Report: Some restaurants using dangerous levels of salt

Dr. Stephen Havas
Dr. Stephen Havas
David Zinczenko
David Zinczenko
Dawn Sweeney
Dawn Sweeney
Mike Jacobson
Mike Jacobson

By Tracie Potts

WASHINGTON, DC (NBC) - Watching the salt in your diet? You may want to watch what you order when you eat out.

A food policy watchdog group in Washington claims some restaurant meals have two, three even four times the amount of salt the government recommends for a whole day.

This group says even if you're not shaking extra salt onto your food what's already on your plate could be dangerous. Too much salt can lead to high blood pressure or make it worse.

The Center For Science in the Public Interest (CSPI) looked at meals from popular chain restaurants and found up to 7,100 milligrams of sodium on one plate.

That's over three times what the government recommends for one day.

"For these restaurants to put that much salt in their meals is unconscionable"said Dr. Stephen Havas of Northwestern University.

Kids meals? CSPI found double the salt intake recommended for children four to eight years old.

"They pile on the salt so that you won't miss the natural flavors and fresh ingredients" said David Zinczenko, author of "Eat This, Not That".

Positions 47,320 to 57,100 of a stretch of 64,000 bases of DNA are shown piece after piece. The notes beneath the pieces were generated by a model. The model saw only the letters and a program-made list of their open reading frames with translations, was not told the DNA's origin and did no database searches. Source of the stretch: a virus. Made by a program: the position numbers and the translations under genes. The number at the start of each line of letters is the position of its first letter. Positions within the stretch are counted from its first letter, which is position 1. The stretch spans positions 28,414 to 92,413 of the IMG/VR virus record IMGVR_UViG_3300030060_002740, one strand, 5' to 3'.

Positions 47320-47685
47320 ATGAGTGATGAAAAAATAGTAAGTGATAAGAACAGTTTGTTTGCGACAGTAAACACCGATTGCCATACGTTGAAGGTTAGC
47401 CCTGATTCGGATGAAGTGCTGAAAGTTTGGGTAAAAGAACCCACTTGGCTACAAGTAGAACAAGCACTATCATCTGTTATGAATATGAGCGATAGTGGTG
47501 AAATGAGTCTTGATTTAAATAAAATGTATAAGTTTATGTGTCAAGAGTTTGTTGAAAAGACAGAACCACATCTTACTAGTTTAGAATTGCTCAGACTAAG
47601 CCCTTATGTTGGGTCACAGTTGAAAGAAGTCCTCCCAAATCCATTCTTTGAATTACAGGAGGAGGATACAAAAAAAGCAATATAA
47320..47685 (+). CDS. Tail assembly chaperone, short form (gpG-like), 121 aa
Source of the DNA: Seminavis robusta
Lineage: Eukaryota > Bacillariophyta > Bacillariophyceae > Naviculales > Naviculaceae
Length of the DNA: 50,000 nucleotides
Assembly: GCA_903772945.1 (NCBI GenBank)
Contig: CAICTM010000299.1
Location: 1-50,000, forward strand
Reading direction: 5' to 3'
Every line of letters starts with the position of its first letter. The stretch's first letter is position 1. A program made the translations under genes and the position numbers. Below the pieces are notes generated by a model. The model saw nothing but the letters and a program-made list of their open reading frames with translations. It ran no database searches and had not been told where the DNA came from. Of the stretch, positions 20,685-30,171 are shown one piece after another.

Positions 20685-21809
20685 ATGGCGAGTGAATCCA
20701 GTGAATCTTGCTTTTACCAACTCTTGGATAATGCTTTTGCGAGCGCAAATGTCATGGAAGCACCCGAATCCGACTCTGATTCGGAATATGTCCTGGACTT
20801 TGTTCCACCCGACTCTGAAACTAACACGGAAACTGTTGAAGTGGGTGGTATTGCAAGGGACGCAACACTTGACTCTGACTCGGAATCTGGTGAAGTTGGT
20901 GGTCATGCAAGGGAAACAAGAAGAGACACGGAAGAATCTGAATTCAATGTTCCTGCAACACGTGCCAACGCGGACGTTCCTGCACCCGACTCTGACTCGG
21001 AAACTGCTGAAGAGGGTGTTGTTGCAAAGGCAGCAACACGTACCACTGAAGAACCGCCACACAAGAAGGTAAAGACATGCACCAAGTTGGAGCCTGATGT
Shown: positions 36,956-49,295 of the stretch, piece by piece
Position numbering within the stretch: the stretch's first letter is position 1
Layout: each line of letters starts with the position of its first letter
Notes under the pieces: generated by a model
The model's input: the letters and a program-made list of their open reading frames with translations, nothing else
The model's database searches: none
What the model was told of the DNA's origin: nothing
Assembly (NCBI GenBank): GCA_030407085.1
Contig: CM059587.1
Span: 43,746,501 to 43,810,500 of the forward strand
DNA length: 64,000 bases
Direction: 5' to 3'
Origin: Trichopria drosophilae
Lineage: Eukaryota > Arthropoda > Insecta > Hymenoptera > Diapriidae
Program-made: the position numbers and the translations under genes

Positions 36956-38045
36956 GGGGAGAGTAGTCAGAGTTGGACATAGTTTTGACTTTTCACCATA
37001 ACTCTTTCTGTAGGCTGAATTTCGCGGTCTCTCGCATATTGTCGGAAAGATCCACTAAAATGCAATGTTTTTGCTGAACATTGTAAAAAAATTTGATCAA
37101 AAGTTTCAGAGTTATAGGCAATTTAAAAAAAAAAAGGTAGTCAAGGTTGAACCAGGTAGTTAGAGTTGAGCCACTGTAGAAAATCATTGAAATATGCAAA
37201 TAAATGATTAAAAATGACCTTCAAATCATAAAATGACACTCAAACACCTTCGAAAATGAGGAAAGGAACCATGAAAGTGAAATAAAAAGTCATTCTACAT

The biggest concern is for the elderly.

"For somebody's who already elderly, having this amount of salt could actually push them over into heart failure," said Havas.

The problem is salt helps food taste good.

Restaurants say they do offer healthy alternatives. The industry even sponsored a conference last year on reducing salt. But ultimately, they insist, the decision's up to you.

"At the end of the day, each person has to look at their own health status and understand where they are in their own health profile, and then make good choices" said Dawn Sweeney of the National Restaurant Association.

CSPI says the choice would be easier if salt was listed on the menu.

"Some people would change what they're ordering if they knew how much salt and how many calories were in these meals. That information simply isn't available" said Mike Jacobson of CSPI.

CSPI wants the federal government to push for a 50 percent drop in salt content over the next decade.

They also suggest smaller portions sizes, to reign in salt intake.